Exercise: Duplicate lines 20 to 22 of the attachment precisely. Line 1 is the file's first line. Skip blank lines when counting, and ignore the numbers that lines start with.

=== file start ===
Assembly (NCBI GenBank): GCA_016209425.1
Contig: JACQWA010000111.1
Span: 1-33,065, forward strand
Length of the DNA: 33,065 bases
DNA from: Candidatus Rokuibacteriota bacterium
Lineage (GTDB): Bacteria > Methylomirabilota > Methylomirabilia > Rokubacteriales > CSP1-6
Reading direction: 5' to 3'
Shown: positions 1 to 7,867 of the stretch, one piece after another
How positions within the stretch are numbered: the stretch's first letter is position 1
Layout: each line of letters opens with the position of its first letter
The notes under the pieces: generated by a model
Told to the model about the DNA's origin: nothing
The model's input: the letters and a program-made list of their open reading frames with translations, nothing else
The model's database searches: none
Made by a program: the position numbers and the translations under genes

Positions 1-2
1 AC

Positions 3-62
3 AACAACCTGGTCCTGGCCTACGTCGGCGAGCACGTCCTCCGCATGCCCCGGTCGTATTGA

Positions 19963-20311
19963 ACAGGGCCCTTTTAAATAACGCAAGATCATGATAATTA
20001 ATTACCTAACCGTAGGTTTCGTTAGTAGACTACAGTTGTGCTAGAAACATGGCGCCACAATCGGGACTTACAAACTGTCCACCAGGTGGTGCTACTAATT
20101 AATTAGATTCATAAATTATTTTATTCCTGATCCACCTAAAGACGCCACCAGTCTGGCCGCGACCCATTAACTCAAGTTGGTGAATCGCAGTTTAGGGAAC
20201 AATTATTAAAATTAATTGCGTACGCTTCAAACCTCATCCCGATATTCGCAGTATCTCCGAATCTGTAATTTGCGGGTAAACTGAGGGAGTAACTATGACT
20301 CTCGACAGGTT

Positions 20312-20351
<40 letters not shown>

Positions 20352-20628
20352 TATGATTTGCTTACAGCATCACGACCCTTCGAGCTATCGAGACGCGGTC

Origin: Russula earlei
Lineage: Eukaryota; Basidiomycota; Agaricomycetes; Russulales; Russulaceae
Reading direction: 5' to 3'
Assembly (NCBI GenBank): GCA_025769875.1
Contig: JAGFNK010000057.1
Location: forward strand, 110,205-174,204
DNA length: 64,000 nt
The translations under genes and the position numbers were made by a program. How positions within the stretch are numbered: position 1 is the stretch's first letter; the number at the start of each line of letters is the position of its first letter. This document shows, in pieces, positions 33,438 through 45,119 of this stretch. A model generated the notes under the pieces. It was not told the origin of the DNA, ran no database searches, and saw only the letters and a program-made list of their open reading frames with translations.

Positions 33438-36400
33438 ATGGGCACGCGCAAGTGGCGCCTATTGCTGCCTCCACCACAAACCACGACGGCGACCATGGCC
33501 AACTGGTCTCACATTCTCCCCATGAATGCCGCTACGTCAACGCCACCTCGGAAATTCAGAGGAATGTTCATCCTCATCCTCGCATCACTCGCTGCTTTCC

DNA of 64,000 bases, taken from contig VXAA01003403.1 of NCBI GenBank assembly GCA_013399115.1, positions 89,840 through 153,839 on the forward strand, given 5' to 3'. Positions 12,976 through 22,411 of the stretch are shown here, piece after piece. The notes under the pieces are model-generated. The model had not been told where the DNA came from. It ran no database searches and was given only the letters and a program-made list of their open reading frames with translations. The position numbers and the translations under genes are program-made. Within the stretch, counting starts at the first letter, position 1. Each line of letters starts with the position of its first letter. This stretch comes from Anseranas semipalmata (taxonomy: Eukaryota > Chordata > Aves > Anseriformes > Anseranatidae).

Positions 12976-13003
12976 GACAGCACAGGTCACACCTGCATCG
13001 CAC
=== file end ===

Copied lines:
Positions 19963-20311
19963 ACAGGGCCCTTTTAAATAACGCAAGATCATGATAATTA
20001 ATTACCTAACCGTAGGTTTCGTTAGTAGACTACAGTTGTGCTAGAAACATGGCGCCACAATCGGGACTTACAAACTGTCCACCAGGTGGTGCTACTAATT